System update spec proposal

Mike C. Fletcher mcfletch at
Tue Jun 26 15:03:22 EDT 2007

Christopher Blizzard wrote:
> So notes on the proposal:
> 1. There's a lot in here about vserver + updates and all of that is
> fine.  But we've been pretty careful in our proposals to point out that
> how you get to the bits to the box is different than how they are
> applied.  I don't see anything in here around vserver that couldn't use
> alex's system instead of rsync.  So there's no added value there.
I would agree that vserver is largely orthogonal, with the assumption 
that we don't do a direct-to-file-system update (already discussed and 

My understanding here is that Alex's system is currently point-to-point, 
but that we don't yet have any way to distribute it on the mesh?  That 
is, that we are looking at a research project to determine how to make 
it work in-the-field using some form of mesh-based discovery protocol 
that's going to try to optimise for connecting to local laptops.  I 
personally don't care which way we distribute, but I'm wary of having to 
have some mesh-network-level hacking implemented to provide discovery of 
an update server.

I'd be much more satisfied if there were something that could hook into 
some Jabber/Tubes/whatever distributed service that's already written 
and ready-to-go.  Of course, we wouldn't be able to do the 
nearest-neighbour update mechanism without the mesh topology 
information, but I'd be tempted to make that topology information a more 
general mechanism that any application could access, rather than making 
it a part of this particular daemon, and I'd be tempted to make that 
happen later rather than earlier.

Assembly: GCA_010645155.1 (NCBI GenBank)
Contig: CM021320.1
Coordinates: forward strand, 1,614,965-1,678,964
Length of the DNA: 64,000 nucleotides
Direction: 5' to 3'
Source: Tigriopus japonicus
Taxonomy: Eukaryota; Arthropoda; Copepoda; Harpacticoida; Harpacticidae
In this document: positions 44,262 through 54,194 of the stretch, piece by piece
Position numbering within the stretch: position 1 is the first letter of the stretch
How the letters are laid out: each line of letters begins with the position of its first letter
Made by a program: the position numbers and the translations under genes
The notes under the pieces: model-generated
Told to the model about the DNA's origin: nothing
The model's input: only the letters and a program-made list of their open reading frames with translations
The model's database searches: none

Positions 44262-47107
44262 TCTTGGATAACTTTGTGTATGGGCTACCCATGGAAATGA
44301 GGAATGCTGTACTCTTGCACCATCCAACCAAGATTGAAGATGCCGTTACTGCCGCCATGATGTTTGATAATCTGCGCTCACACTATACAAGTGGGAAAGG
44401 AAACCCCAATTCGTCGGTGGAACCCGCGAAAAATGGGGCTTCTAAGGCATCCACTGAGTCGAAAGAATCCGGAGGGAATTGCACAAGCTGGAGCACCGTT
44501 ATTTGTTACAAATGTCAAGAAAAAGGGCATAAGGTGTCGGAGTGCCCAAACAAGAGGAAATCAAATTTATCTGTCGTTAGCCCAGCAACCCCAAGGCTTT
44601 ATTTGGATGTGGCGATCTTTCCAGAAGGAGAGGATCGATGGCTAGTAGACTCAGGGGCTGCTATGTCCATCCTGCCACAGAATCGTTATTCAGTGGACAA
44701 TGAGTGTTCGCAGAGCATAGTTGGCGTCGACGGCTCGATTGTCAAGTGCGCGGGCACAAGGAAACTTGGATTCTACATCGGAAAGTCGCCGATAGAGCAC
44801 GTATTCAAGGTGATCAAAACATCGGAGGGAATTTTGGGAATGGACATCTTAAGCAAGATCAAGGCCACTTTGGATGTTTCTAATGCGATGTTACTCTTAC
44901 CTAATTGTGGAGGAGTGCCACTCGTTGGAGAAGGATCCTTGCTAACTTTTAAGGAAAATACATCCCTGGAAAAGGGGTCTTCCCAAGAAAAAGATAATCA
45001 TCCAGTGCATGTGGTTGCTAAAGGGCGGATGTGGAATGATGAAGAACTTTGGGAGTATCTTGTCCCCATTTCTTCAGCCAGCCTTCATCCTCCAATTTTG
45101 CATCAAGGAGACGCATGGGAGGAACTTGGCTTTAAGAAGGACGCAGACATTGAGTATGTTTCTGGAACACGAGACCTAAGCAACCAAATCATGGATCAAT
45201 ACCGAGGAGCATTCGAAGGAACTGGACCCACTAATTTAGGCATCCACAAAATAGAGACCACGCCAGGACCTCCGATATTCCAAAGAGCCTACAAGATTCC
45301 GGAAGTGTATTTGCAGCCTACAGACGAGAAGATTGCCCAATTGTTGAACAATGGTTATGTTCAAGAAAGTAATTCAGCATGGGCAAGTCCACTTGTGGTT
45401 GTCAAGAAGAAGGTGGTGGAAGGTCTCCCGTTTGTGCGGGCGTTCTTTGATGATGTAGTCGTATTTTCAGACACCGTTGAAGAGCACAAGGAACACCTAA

I could have mis-read the comments and status on Alex's system, though.  
After all, it's just a custom per-file rsync operation, so it should be 
possible to update from almost any source, just as with rsync.  It is 
the auto-discovering and the like that sound rather low-level and 
fragile to me.  In other words, if we wanted to run s/rsync/Alex's 
system/ over Ivan's proposal, I'd be largely fine as long as the 
protocol is stable and reliable.  My concern is in trying to leap 
directly to the optimised laptop-to-laptop case with low-level network 
> I
> think that we need something that's actually designed to solve the
> problems at hand rather than seeing the hammer we have on the shelf and
> thinking that it's obviously the right solution.
Fair enough AFAICS, as long as the protocol can be robust and stable 
within the time frame.
> Basically aside from the vserver bits, which no one has seen, I don't
> see a particular advantage to using rsync.  In fact, I see serious
> downsides since it misses some of the key critical advantages of using
> our own tool not the least of which is that we can make our tool do what
> we want and with rsync you're talking about changing the protocols.
Hmm, interestingly I see "using our own tool" as a disadvantage, not a 
huge one, but a disadvantage nonetheless, in that we have more untested 
code on the system (and we already have a lot), and in this case, in a 
critical must-never-fail system.  For instance, what happens if the user 
is never connected to another XO or school server, but only connects to 
a (non-mesh) WiFi network?  Does the mesh-broadcast upgrade discovery 
protocol work in that case?


  Mike C. Fletcher
  Designer, VR Plumber, Coder

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